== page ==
MPP [Gilles Bisson] says swap with feds would help First Nations – by Ron Grech (Timmins Daily Press – February 3, 2012)

The Daily Press is the city of Timmins broadsheet newspaper.

Growing dissatisfaction with Ottawa’s management of schools on First Nations has spurred growing support for the province taking over the responsibility, says MPP Gilles Bisson (NDP — Timmins-James Bay).

“When it comes to education (on reserves), the current federal education system is a complete failure,” said Bisson, a long-time advocate for the idea. “Kids who finish Grade 12 (on First Nations) are at a level that is three to four years behind their counterparts outside of the reserve system.

“When I first started raising this issue, most people on reserve would have disagreed with me. Now, I would say there is a majority of people who are saying this is not a bad idea.”

Bisson said he has been sharing his thoughts on the issues with chiefs, band council members and First Nation education authorities throughout the region.

He is convinced the Ontario government is better equipped to manage education on First Nations.

“The problem with the federal system is that the federal government is not involved in education, so they don’t have a ministry of education as we do at the provincial level, and they don’t have school board,” he said.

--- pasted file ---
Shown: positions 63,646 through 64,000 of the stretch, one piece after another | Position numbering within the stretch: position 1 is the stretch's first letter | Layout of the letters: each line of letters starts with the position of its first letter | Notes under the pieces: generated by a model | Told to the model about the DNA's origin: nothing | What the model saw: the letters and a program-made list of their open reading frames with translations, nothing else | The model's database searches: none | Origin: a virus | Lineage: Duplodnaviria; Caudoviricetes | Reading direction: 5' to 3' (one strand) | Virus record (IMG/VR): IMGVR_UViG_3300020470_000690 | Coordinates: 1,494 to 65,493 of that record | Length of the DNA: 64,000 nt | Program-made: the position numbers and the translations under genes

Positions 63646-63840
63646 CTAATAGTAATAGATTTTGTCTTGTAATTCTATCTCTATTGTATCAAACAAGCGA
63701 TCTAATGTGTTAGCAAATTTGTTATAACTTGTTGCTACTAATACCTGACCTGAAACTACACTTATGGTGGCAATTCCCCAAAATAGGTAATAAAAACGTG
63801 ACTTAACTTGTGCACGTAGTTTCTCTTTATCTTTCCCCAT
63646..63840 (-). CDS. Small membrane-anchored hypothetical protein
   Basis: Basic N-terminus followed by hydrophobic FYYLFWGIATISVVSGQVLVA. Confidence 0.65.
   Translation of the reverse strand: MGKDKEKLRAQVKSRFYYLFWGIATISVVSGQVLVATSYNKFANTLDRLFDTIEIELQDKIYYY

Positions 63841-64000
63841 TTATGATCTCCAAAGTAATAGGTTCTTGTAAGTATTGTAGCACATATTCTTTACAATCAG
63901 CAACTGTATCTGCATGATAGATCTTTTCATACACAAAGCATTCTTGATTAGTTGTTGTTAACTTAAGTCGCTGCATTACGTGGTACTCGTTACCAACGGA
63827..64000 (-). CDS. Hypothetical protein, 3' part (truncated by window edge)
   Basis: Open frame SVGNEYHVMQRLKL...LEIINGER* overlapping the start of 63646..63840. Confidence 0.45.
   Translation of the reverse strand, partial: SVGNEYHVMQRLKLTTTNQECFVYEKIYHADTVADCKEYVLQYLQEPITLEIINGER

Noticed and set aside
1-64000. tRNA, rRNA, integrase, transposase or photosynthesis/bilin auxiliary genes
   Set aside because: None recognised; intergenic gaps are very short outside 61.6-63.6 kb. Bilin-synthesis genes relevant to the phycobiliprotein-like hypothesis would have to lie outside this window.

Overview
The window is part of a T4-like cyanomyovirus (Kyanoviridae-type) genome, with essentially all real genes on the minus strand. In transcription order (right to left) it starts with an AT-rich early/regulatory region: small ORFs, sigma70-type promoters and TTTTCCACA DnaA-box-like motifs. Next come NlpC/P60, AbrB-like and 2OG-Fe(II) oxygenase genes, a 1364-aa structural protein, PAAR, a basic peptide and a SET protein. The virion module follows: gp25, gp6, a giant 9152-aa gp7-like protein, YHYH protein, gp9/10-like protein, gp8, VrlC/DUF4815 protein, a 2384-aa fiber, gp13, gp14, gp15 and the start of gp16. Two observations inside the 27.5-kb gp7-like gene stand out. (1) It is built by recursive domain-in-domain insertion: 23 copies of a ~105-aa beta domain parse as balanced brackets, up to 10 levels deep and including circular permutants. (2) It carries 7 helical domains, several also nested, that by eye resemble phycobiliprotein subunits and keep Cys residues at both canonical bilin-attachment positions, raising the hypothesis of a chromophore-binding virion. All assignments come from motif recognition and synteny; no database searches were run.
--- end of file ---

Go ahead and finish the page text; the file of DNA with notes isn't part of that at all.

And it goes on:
“I have long argued and that argument is now starting to get some traction, that we should enter into discussions — the province along with First Nations and the federal government to transfer education over to the province, and create Aboriginal school boards the same way we have francophone boards.”

Stan Louttit, grand chief of Mushkegowuk, acknowledged there is some dissatisfaction with the federally run system of education on First Nations. However, he said communities have not reached a point where there is a unanimous call for the province to take over the responsibility.

“There is dissatisfaction in the sense of the old policies and formulas that governments use; dissatisfaction in the sense that since 1994 there has been a cap on post-secondary education,” said Louttit. “I had an initial discussion about that with Gilles, but it’s not something that that Mushkegowuk chiefs have formally discussed or provided direction on.

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